Many argue that welfare programs such as food stamp programs will often create additional unemployment. Now, a new NBER paper shows empirical evidence supporting this claim.
Labor supply theory makes strong predictions about how the introduction of a social welfare program impacts work effort. Although there is a large literature on the work incentive effects of AFDC and the EITC, relatively little is known about the work incentive effects of the Food Stamp Program and none of the existing literature is based on quasi-experimental methods. We use the cross-county introduction of the program in the 1960s and 1970s to estimate the impact of the program on the extensive and intensive margins of labor supply, earnings, and family cash income. Consistent with theory, we find modest reductions in employment and hours worked when food stamps are introduced. The results are larger for single-parent families.
Does this mean that the Food Stamp Program is a bad program? That it isn’t necessary? Not quite sure. One could argue that some of those individuals on the program desperately need the help regardless of those who could find jobs that may be leeching off the program. What this does tell me, however, is that the program is rather inefficient at aligning incentives.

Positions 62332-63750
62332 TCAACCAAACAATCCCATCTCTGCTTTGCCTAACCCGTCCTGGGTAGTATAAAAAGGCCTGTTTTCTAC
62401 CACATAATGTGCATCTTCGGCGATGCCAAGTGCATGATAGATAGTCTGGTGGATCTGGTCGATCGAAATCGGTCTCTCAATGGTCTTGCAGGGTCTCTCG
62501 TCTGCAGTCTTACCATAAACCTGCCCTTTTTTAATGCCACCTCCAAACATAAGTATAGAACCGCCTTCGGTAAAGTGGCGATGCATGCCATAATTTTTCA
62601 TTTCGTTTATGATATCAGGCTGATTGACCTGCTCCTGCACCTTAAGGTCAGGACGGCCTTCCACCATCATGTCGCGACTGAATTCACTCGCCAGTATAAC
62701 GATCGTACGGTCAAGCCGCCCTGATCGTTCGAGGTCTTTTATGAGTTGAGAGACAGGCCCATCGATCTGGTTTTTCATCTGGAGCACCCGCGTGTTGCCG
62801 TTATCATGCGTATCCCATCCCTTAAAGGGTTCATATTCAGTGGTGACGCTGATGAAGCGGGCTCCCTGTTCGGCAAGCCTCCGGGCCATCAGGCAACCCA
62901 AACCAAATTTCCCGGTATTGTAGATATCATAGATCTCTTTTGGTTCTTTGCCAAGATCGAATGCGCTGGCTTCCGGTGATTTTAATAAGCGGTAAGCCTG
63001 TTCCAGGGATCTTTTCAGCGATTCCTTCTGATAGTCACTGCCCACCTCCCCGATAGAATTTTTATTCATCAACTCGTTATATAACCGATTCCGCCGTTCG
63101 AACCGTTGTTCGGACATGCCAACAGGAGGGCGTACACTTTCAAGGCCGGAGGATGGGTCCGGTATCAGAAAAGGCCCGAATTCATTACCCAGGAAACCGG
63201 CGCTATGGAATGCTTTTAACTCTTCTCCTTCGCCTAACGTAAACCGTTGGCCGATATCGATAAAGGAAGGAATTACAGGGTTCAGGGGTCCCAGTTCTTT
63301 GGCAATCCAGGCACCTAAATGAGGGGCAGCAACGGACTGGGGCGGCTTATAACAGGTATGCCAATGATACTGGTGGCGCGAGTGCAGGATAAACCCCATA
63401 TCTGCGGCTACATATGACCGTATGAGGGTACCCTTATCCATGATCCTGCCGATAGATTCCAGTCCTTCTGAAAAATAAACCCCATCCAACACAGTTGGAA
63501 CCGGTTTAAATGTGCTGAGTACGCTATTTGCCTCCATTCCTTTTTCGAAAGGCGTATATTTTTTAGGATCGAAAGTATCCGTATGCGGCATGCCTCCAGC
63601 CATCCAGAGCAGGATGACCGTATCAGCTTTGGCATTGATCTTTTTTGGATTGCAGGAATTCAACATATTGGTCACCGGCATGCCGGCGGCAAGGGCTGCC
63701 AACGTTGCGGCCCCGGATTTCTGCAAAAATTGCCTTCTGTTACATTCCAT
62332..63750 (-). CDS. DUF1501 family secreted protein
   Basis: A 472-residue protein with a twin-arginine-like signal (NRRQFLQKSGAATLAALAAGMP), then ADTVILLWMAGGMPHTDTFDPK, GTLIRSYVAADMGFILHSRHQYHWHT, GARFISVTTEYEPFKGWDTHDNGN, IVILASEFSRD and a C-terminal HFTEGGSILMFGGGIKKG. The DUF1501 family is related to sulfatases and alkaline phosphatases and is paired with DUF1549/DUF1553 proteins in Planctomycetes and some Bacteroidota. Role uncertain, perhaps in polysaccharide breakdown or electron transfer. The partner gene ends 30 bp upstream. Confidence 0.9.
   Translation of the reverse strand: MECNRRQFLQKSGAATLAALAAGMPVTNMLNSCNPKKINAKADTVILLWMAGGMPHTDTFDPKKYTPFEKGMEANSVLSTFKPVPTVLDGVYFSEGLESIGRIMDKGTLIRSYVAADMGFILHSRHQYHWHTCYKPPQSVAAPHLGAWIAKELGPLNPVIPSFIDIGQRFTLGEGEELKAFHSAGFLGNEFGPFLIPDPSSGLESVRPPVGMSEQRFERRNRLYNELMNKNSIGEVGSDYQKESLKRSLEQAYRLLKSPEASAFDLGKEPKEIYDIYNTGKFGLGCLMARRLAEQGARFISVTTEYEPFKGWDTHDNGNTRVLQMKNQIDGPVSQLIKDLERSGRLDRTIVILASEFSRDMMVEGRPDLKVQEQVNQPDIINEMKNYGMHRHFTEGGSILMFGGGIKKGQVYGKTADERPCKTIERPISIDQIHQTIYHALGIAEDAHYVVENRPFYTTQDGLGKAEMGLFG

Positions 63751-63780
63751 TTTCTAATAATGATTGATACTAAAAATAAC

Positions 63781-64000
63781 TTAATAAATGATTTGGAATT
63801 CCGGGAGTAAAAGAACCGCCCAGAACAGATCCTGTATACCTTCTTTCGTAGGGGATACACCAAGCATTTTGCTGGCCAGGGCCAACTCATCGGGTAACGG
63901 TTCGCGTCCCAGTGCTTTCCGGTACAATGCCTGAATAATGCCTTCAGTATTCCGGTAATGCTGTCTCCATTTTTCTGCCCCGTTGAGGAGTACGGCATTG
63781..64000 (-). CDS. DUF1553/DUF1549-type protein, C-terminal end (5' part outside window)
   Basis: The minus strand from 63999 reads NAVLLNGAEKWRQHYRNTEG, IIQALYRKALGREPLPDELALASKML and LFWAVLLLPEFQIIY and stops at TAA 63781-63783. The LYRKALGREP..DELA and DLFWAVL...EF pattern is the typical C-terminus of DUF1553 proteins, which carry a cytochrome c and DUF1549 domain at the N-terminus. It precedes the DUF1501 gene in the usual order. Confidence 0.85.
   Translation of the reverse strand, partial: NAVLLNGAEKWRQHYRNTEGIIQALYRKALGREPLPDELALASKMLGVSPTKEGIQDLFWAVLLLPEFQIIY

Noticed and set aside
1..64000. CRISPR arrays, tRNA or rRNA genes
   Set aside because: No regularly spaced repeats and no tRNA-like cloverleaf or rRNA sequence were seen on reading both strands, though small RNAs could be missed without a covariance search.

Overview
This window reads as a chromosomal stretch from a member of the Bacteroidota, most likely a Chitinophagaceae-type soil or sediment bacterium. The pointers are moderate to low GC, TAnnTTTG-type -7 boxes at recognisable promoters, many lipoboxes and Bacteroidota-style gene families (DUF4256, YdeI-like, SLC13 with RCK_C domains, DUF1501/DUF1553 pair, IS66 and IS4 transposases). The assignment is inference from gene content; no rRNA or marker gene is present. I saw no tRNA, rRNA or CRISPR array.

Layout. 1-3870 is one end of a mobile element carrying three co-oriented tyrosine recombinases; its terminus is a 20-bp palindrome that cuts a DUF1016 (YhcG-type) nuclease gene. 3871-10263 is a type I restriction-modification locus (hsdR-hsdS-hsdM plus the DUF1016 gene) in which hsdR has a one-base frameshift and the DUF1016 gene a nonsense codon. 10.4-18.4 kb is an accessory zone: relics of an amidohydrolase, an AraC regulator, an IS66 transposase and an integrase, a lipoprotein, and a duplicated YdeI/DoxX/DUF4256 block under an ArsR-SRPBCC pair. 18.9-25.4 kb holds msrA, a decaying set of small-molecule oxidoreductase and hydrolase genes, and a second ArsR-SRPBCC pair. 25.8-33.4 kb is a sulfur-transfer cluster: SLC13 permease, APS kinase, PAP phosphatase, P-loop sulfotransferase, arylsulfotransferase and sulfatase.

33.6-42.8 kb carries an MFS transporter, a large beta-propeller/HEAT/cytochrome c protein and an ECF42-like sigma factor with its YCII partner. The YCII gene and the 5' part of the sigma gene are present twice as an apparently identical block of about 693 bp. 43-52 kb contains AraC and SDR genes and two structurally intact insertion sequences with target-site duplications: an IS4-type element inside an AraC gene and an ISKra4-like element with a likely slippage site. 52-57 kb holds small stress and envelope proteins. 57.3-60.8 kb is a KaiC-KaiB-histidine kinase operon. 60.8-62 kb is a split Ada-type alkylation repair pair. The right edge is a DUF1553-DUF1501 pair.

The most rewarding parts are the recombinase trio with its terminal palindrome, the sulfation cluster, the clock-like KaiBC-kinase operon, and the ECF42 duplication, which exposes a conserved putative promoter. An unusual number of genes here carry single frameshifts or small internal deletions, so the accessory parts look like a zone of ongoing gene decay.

There are ways in which some types of entitlement reforms could attempt to curb this effect. One of these ways would be to instead of using the money as direct food stamp payments, redirect the money in a way that creates jobs–either through subsidizing a company to create jobs or just creating government jobs. It would get those individuals on food stamps 1) off food stamps and/or 2) in the workforce. But the question becomes, “what is this the most economically efficient use of this money?”
My preferable method of creating jobs–and arguably the most efficient way–is to allow people to keep the money taken to pay for these entitlement programs. The money saved, invested, and spent would then be used to create jobs with far less bureaucracy involved. People could certainly donate to charities, although this again introduces a great deal more bureaucracy. But the bureaucracy of nonprofits is probably just as efficient, if not more so, than that of government.
Cross posted at Rational Conduct.